Easily Use Multiple Pin Multiplexing Files with VTOS
Pin multiplexing allows an embedded developer to choose how internal processor signals are configured at run time and mapped to external pins, providing the functionality they require. This technology allows for smaller and more cost effective processors, without reducing options. If one design requires PCI Express signals, they can create a pin configuration allowing the processor signals to be mapped to external PCI Express pins. If the next design requires Serial Rapid I/O, the same processor can be used with a new pin configuration supporting SRIO signals.
Pin multiplexing was patented in April 2007 by Infineon Technologies AG (US 7,199,607). Many modern day high-end processors use pin multiplexing to allow designers a myriad of functional options in the smallest package – processors such as the Intel’s Core i7, TI’s Sitara AM335x, Freescale’s i.MX6, and others.
These processors contain many peripheral interfaces. Embedded developers can use pin multiplexing to choose how the processor’s terminal pins will be routed to a particular signal choice. For example, one processor terminal may be multiplexed into eight different signals; the number of signal choices varies by processor.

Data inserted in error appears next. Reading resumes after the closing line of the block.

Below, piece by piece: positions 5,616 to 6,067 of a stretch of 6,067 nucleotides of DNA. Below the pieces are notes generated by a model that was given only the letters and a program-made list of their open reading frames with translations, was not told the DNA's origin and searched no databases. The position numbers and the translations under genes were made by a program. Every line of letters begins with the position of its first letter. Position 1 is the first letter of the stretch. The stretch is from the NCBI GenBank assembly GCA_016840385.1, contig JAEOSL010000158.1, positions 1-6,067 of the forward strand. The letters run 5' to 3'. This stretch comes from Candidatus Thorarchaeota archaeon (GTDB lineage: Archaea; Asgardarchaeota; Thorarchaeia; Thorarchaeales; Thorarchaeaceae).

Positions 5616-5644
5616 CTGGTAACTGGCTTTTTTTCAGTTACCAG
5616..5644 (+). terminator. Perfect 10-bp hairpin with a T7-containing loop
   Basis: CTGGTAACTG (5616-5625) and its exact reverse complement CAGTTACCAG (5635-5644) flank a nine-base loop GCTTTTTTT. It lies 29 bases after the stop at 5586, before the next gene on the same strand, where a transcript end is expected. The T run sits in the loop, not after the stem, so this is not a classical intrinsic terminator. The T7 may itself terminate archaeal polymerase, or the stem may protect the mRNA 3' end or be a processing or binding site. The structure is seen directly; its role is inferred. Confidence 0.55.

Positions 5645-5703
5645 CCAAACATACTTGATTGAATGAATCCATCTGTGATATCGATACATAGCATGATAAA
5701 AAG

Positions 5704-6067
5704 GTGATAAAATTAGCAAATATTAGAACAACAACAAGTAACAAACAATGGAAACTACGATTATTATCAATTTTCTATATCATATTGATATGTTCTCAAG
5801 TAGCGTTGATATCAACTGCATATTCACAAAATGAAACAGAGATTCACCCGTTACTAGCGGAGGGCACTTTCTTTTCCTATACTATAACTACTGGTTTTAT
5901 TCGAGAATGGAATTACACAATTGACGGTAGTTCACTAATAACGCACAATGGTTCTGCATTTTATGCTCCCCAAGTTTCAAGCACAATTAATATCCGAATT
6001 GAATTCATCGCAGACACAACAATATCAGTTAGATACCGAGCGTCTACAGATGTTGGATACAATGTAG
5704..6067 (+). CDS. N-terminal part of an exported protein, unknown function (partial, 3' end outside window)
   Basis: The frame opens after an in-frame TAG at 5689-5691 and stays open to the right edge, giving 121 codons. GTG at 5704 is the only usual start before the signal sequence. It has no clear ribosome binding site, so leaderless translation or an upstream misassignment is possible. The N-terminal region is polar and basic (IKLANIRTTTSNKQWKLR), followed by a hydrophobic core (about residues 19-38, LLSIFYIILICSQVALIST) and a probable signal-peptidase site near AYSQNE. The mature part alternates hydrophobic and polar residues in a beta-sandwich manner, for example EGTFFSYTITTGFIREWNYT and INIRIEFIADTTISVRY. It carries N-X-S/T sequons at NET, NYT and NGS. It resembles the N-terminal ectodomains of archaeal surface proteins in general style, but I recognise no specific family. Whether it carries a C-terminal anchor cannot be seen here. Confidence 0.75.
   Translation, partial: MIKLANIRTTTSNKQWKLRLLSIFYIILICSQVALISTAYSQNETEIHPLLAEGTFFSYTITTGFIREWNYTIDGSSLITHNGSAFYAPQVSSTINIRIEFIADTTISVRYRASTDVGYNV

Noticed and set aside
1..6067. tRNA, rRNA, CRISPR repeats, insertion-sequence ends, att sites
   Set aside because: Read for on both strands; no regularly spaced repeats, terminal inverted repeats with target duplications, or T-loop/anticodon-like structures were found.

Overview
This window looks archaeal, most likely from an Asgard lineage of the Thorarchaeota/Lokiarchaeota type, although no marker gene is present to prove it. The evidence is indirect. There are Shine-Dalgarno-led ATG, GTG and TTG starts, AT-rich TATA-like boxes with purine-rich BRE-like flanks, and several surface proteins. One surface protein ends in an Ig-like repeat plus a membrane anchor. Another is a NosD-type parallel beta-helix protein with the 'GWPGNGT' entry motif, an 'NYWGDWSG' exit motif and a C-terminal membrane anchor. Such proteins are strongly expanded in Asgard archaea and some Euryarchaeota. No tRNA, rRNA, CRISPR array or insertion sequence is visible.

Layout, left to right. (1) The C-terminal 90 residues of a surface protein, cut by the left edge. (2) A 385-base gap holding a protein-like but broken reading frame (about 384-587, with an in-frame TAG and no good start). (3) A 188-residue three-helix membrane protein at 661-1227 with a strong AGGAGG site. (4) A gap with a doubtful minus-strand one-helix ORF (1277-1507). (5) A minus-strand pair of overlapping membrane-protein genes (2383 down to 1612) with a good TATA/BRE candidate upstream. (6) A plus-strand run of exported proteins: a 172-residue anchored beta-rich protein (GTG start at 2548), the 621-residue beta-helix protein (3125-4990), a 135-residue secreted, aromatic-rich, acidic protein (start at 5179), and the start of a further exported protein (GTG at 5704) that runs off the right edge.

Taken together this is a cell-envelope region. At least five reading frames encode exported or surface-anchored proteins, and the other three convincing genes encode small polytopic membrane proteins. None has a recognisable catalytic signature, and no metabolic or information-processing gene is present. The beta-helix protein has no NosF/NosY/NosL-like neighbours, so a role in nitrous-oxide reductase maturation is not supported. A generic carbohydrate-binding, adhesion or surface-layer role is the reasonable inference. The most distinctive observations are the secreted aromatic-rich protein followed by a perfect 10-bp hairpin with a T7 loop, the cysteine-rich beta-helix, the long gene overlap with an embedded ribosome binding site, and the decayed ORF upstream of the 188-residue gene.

As a way of reducing the effort to assign and validate the assignment of processor pins, processor manufacturers are providing pin multiplexing tools to graphically configure and validate pin routing choices. These tools can be used to generate source files that can be compiled into boot loaders and operating systems. The typical process is to generate a file, compile it in, and have the boot loader or operating system use that file during early hardware initialization. Because pin multiplexing is processor-dependent, it is not managed by Linux conventional drivers, and must be built in to every platform-dependent OS distribution.
A new feature of Kozio’s VTOS software is the ability to configure a running VTOS image with one or more pin multiplexing files. The process is to generate your pin mux file using the tool provided by the silicon manufacturer. Then use a VTOS Developer GUI to import that pin mux file. The VTOS Developer GUI will convert the file into a Kozio script file for run-time use. The user can then run that pin-mux file to have the VTOS firmware use those pin settings. This process provides a quick way to handle multiple pin configurations using VTOS. The same pin mux file can be used during test development, or on the manufacturing floor.
This new feature of VTOS provides a quick and easy way to handle multiple pin multiplexing configurations, a common step when dealing with today’s high-end processors.